Inclusive practice must first begin in the classroom. By Kalwant Bhopal

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There is a plethora of research evidence to suggest that Black and minority ethnic students remain disadvantaged in education; this takes place at all levels. Black pupils are more likely to be excluded in schools and when making the transition to higher education they are less likely to attend elite and Russell Group universities, less likely to gain a 2:1 or first class degree and are more likely to drop out of university than their peers. Racism has been identified as a key factor that affects student experiences both in schools and higher education. In order to address and challenge the manifestation and practices of racism, these must firstly be addressed at school level. Young people should be taught in environments which are open to challenge and address issues of inequality, marginalisation and exclusion. In this podcast I discuss how schools – notably teachers – can work to challenge and address racism. I suggest that it is every teacher’s responsibility – regardless of their ethnic background – to think about, teach about and understand issues of racism.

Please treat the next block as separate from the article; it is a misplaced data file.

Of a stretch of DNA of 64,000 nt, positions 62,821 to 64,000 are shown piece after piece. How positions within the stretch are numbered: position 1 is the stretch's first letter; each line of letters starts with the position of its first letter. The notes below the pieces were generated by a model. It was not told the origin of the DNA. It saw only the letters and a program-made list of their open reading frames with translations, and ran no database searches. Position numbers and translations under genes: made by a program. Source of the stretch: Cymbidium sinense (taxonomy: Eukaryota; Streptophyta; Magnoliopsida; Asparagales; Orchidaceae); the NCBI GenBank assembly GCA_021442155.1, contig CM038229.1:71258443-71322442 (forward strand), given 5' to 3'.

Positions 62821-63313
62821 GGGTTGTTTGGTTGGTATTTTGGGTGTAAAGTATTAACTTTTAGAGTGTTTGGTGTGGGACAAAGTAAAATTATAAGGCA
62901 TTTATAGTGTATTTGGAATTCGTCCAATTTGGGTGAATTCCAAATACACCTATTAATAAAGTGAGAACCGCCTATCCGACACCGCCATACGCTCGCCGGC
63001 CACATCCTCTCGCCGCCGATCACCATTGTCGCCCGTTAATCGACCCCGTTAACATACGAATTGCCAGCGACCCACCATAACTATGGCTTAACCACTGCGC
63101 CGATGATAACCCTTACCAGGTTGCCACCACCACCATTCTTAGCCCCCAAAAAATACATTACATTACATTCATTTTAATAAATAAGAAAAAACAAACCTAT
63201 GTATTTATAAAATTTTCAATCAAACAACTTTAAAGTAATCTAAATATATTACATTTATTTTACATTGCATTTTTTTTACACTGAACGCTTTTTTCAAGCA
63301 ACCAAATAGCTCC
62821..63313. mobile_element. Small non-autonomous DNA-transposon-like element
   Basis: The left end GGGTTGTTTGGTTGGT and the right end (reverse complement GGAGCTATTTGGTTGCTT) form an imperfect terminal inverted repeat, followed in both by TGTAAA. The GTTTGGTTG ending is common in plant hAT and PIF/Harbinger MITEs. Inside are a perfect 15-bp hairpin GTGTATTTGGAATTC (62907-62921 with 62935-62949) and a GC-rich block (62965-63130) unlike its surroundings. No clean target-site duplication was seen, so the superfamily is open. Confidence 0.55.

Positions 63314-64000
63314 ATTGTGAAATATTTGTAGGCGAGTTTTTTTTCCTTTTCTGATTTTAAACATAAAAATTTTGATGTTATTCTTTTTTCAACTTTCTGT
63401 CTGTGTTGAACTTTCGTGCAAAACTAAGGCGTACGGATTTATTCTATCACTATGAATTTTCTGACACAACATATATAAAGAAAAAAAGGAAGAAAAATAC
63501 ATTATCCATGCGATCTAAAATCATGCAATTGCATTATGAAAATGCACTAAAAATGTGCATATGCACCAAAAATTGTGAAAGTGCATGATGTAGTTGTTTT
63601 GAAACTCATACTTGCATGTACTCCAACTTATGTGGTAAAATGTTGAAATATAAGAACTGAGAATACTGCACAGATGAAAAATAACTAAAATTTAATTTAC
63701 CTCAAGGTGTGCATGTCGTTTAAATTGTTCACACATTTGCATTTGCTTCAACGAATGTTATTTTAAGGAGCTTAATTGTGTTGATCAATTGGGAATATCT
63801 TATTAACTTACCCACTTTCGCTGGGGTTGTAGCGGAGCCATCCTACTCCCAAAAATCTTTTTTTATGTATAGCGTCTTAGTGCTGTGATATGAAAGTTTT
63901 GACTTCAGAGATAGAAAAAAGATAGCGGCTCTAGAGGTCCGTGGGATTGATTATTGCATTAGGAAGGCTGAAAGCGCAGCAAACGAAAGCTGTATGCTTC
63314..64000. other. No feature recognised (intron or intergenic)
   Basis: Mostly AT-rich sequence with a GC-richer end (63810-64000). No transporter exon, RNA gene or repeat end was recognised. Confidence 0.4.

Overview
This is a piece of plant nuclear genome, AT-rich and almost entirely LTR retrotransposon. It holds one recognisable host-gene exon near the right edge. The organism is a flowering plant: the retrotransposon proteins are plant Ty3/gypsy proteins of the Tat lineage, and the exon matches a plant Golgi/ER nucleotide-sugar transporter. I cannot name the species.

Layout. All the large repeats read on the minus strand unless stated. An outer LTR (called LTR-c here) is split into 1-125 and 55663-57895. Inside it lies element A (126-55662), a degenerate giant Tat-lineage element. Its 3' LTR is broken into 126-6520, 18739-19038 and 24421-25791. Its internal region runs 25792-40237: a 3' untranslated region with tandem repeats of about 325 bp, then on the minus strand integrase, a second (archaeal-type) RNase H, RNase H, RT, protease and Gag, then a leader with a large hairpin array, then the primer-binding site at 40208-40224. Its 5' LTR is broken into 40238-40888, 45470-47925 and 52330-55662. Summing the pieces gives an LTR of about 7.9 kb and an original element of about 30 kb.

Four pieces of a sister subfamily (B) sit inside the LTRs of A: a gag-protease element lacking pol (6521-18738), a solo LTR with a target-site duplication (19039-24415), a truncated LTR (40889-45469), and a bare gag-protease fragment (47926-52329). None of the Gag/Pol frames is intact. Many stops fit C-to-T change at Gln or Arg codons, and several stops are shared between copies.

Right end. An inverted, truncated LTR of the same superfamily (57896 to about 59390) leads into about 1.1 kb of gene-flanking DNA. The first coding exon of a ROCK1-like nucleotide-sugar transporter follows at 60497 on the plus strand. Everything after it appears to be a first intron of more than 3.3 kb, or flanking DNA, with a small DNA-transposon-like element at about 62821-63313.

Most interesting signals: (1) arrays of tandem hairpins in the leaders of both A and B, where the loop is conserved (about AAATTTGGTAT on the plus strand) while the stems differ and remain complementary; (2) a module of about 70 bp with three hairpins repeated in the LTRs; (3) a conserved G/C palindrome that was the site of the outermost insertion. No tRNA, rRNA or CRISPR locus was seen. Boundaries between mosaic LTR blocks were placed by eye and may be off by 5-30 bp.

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Kalwant Bhopal is professor of education and social justice in the Centre for Research in Race and Education, School of Education.

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